Every summer, NCLC immerses a talented group of law student interns in the world of consumer law and advocacy over a productive 11-week program. We greatly appreciate the contributions of past interns and look forward to welcoming our 2025 Summer Interns.

NCLC legal interns are assigned to teams of five-to-six attorneys, which focus on litigation, non-mortgage lending (credit cards, auto student loans, and various forms of predatory loan products), mortgage lending, bankruptcy, access to utilities, and racial justice and equal economic opportunities issues. Assignments range from researching and drafting litigation memos and briefs to work on NCLC’s manuals, investigative reports, training materials, policy analyses, and articles.

Meet the 2023 Summer Interns

I helped NCLC’s Energy Unit put together materials supporting NCLC’s advocacy for the Affordable Connectivity Program, which helps connect low-income households to essential broadband service. I didn’t know much about policy advocacy before coming to NCLC, but through this project and others, I was able to learn about a whole sphere of public interest law I had never interacted with before.

Frances Maurer (Greenfield Fellow, Washington University School of Law)

While it was a little daunting at first, it’s an incredible privilege to get to spend the summer working among the nation’s experts on consumer law. I could literally walk over to one of the country’s authorities on debt collection and knock on her door to ask a question or to test out a legal theory.

Katie Osborn (University of Michigan Law School)

Working at a nonprofit was a new experience for me, and I had the opportunity to learn about both substantive consumer law issues and everything that goes into running a national nonprofit organization. I really enjoyed working with people who are so dedicated to public service and becoming part of the community at NCLC.

Myron Minn-Thu-Aye (Seton Hall Law School)

By getting to take on a wide range of projects – letters to federal agencies, working on cases, and many others – I’ve gotten exposure to a range of consumer issues, including ones I wasn’t expecting to encounter. As a future public interest attorney, I found it inspiring to see how many ways there are to create change and help people.

Alex Emmons (Yale Law School)

I worked with NCLC advocates to prepare an amicus brief digging deeply into troubling lending practices that we alleged harmed Black and Hispanic communities. It was such a meaningful experience to help fight on behalf of people whose experiences are often discounted. In the future, I want to focus on work that is as important and impactful as the work I’ve done here.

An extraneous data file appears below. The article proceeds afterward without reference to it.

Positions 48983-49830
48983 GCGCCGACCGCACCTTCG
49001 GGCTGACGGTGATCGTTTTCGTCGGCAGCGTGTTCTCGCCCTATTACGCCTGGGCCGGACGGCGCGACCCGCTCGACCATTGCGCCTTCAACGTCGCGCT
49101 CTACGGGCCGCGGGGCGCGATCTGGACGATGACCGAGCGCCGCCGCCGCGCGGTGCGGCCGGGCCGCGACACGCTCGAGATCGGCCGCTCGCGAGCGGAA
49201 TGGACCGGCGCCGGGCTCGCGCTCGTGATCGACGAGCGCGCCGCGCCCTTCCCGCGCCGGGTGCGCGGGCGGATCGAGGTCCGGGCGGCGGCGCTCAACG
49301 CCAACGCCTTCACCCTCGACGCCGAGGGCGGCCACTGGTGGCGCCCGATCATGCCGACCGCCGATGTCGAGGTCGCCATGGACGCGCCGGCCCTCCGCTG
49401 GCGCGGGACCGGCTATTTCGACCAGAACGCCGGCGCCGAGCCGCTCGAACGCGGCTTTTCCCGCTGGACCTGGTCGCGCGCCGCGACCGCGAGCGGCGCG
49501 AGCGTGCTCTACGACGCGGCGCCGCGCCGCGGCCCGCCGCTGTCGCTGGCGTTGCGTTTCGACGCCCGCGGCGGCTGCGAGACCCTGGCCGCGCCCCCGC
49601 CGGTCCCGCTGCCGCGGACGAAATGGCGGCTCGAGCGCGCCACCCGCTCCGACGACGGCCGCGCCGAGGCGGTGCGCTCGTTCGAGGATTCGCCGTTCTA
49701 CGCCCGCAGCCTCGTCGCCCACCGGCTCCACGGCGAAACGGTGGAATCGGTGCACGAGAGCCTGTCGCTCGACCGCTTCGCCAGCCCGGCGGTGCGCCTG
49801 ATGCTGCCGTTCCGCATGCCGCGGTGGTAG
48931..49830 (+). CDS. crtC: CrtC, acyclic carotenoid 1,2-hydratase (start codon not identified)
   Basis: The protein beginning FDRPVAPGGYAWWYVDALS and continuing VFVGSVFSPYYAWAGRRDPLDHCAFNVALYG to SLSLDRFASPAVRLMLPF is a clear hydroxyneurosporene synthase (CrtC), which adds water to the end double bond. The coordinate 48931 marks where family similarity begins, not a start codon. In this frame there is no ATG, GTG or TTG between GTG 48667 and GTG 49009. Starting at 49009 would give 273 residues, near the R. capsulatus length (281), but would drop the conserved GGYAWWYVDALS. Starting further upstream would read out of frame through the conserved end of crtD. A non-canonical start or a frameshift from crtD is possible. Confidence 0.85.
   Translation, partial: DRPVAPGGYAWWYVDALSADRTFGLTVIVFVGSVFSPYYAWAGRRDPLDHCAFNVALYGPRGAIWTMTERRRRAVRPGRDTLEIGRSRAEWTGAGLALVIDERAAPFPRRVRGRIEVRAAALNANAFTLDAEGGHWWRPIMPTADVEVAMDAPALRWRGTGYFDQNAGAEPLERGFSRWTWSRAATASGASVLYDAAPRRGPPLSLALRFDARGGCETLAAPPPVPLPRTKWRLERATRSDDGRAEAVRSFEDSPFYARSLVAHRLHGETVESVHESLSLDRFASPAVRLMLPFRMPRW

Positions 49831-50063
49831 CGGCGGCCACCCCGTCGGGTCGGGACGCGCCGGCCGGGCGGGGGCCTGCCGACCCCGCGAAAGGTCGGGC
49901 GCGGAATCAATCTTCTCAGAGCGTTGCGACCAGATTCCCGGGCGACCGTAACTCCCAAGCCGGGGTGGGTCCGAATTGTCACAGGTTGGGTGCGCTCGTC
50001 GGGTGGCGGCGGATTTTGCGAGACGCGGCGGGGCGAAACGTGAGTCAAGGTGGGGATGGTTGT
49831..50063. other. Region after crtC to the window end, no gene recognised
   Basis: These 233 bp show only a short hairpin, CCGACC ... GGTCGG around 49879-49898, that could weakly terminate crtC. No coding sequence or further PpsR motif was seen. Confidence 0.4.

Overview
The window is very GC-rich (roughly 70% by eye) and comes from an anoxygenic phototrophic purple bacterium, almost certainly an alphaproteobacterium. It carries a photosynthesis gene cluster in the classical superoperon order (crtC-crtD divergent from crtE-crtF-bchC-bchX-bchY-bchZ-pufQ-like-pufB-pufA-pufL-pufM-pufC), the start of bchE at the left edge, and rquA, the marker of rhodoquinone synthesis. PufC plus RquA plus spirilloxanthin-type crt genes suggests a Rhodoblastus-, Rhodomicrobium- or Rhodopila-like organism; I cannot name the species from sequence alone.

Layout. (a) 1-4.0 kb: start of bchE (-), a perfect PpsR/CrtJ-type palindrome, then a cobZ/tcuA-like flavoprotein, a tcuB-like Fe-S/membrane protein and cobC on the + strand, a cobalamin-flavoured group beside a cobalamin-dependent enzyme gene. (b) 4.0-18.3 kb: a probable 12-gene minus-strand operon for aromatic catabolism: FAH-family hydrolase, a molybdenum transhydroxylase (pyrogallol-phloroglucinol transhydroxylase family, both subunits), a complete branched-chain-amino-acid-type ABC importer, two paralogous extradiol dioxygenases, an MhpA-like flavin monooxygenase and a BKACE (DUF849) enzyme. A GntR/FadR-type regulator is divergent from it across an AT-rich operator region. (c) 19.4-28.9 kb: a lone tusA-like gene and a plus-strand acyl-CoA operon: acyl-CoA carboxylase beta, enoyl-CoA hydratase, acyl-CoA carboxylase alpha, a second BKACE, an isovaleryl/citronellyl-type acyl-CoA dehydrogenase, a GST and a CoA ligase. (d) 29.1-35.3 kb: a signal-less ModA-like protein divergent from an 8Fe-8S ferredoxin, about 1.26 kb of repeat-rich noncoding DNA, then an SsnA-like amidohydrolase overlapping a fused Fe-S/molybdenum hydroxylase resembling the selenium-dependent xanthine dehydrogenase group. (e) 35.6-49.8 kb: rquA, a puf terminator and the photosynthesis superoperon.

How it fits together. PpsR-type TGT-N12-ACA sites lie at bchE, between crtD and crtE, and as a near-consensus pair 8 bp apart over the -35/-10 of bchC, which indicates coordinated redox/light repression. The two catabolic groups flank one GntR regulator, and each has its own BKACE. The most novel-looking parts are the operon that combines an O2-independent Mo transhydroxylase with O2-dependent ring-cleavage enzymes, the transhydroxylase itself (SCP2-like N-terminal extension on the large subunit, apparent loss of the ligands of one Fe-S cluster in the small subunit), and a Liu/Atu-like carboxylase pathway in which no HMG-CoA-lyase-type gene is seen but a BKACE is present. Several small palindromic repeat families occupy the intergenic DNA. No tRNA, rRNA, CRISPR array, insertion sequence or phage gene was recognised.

Sydney Brun-Ozuna (Hobbs Fellow, Washington and Lee University School of Law)
NCLC’s 2022 Summer Interns

I started to realize that everything at NCLC is interconnected. Getting to work on a range of issues showed me how NCLC attorneys have their own specialties, but also know a little bit about everything. I’m looking forward to returning as a fellow to focus on building wealth in communities of color through affordable homeownership.

Nketiah “Ink” Berko (Yale Law School, Incoming Post-Graduate NCLC Legal Fellow)

I spent a lot of time developing a damages theory for a case ​in which we alleged that a tenant screening company​’s practices were discriminatory. I eventually got to present my theory to a group of senior attorneys. It was a little nerve-wracking – but also really validating to see my theory taken seriously and discussed on its merits.

Talia Rothstein (Hobbs Fellow, Yale Law School)

The first thing I learned about NCLC was that it focused on racial justice. That’s what drew me to the internship program. I ended up learning a lot about the nexus of criminal justice and consumer law – an area of law I hadn’t even heard of a year before.

Paige Lehman (Greenfield Fellow, Washington University School of Law)

The level of sophistication and detail that NCLC puts into its work is pretty astounding. It’s hard to fully appreciate when you’re on the outside applying for the internship, but every item I worked on was reviewed thoroughly by the country’s foremost experts.

Wesley Ward (University of Michigan School of Law)

I’ve often been told that it’s rare for young attorneys to find positions involving a wide range of legal work – but at NCLC, I got to work on a really interesting mix of issues. I was able to start developing a wide range of advocacy skills that are essential for building a career in public interest law.

Tom Cassaro (New York University School of Law)

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